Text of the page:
Obama holds 'candid' talks on Afghan war

President Barack Obama held "candid" talks with heavyweight national security advisors on saving the US mission in Afghanistan, edging closer to a decision on whether to deploy more troops.

As Obama huddled with top military and civilian brass in the secure White House Situation Room, his administration also counter-attacked against Republicans who accuse the president of dragging his feet in sending more US soldiers to war.

"In today's meeting, the president engaged his national security team in a candid assessment of the progress that has been made and the challenges we still face in Afghanistan and Pakistan," Obama spokesman Robert Gibbs said.

The intense talks, among top officials with varying perspectives on the war, grouped administration heavy-hitters including Vice President Joe Biden, Secretary of State Hillary Clinton and Defense Secretary Robert Gates.

Obama also called on top military leaders and, taking part by video link-up, war commander General Stanley McChrystal, who warned in a leaked report that the conflict could be lost within a year without more troops.

The White House says Obama will only decide on whether to accept McChrystal's request for up to 40,000 more troops -- as part of a rigorous counter-insurgency push -- after first arriving at a new US strategy.Related article: US military backs Afghan plan

The process could take weeks, officials say, warning that past conflicts like the Vietnam war have shown the folly of throwing thousands of men into a fight that is not properly defined.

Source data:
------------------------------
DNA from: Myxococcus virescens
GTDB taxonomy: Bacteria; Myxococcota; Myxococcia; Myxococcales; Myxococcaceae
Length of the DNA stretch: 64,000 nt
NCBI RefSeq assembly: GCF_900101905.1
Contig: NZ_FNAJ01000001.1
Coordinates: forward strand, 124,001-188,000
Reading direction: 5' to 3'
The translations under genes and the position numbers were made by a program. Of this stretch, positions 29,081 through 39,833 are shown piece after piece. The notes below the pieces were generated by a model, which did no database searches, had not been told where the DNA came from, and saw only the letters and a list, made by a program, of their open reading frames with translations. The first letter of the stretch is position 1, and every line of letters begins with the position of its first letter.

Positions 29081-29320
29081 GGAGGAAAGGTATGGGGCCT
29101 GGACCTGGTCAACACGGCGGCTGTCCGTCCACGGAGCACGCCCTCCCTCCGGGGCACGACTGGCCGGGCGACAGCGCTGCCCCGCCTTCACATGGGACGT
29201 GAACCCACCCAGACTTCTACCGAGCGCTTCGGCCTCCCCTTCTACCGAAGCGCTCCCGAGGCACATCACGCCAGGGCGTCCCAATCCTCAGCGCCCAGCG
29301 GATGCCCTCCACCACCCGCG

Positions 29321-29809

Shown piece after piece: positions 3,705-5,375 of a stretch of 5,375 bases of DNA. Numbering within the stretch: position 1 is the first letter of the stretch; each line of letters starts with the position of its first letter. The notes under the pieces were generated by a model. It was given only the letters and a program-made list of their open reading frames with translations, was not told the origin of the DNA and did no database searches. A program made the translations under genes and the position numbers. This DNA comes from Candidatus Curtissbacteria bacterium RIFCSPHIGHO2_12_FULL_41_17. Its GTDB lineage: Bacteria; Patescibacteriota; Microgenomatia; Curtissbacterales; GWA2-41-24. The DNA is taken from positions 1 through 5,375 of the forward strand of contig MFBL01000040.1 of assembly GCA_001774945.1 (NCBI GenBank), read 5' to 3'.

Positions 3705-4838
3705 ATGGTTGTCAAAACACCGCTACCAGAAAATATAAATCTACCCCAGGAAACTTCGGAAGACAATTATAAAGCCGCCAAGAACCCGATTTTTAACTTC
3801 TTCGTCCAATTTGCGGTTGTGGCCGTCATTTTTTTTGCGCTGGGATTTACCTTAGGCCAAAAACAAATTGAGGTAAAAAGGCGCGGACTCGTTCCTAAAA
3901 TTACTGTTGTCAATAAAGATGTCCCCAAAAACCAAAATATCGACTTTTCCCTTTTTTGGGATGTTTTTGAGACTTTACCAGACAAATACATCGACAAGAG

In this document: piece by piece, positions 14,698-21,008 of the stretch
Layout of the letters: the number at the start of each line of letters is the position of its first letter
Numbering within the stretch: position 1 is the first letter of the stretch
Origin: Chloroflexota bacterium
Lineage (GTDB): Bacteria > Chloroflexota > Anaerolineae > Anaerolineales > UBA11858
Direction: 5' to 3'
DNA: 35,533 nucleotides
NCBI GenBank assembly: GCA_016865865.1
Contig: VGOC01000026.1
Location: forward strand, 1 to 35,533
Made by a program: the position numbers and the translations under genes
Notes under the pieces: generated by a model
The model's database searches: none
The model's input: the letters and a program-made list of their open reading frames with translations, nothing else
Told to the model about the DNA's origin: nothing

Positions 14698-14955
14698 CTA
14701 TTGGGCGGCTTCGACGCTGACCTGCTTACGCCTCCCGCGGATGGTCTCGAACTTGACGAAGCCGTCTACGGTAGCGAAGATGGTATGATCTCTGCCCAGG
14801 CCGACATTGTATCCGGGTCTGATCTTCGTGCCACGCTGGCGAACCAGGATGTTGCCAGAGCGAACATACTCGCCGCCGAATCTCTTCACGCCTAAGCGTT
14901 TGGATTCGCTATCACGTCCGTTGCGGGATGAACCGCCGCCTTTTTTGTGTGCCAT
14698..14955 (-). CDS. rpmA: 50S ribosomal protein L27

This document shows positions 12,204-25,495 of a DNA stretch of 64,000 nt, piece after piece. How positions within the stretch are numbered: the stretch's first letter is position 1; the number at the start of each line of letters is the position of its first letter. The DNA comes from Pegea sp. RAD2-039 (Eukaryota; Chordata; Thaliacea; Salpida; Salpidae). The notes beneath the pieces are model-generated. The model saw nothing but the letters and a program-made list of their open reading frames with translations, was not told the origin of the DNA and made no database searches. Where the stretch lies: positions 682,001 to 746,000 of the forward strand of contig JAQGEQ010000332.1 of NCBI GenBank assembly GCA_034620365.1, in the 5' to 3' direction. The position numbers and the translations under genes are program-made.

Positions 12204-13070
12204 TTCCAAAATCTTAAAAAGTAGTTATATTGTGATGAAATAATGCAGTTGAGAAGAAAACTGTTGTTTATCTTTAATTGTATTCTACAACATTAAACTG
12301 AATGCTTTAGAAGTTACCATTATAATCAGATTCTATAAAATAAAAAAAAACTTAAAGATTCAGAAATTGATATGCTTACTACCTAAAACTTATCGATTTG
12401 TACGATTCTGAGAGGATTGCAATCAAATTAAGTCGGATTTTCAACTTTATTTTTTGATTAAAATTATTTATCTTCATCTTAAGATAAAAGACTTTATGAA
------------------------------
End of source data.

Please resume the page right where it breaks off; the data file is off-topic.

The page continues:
Obama will next hunker down with top officials on Afghanistan on October 7.

The White House meanwhile accused its critics of "game playing" over critical troop deployment decisions after a top Republican lawmaker, Eric Cantor, claimed Obama's delays were putting the lives of troops at risk.Related article: Countering IED threat

"I would say this to Congressman Cantor and everybody else: the American people deserve an assessment that's beyond game playing," Gibbs said.

"The men and women in Afghanistan that we've sent to serve and protect our freedom deserve that."

Cantor said in an interview with Wednesday's Washington Times newspaper that Obama's "uncertainty" over future war strategy was "troubling."

"Listen, you've got American lives on the line over there," Cantor said. "As long as they are delaying, that puts in jeopardy, I believe, our men and women."

Other Republicans also pushed for a fast decision to send more troops into the conflict.

"Time is not on our side, we need a decision pretty quickly," Senator John McCain, Obama's defeated 2008 election opponent, told ABC News.

McCain said Obama would put America in "much greater danger" if he decided not to deploy more soldiers.

Obama is considering whether current US tactics and force levels, which will reach 68,000 troops by the end of the year, are the best way to defeat Al-Qaeda in Afghanistan and Pakistan.

Gates has said he will only formally convey McChrystal's request to Obama once the policy review is complete, and denied any rifts between the Pentagon and some skeptics of troop increases in the White House.

A member of the special warfare command poses for photographs as he parachutes from a helicopter near Seoul. REUTERS/Jo Yong-Hak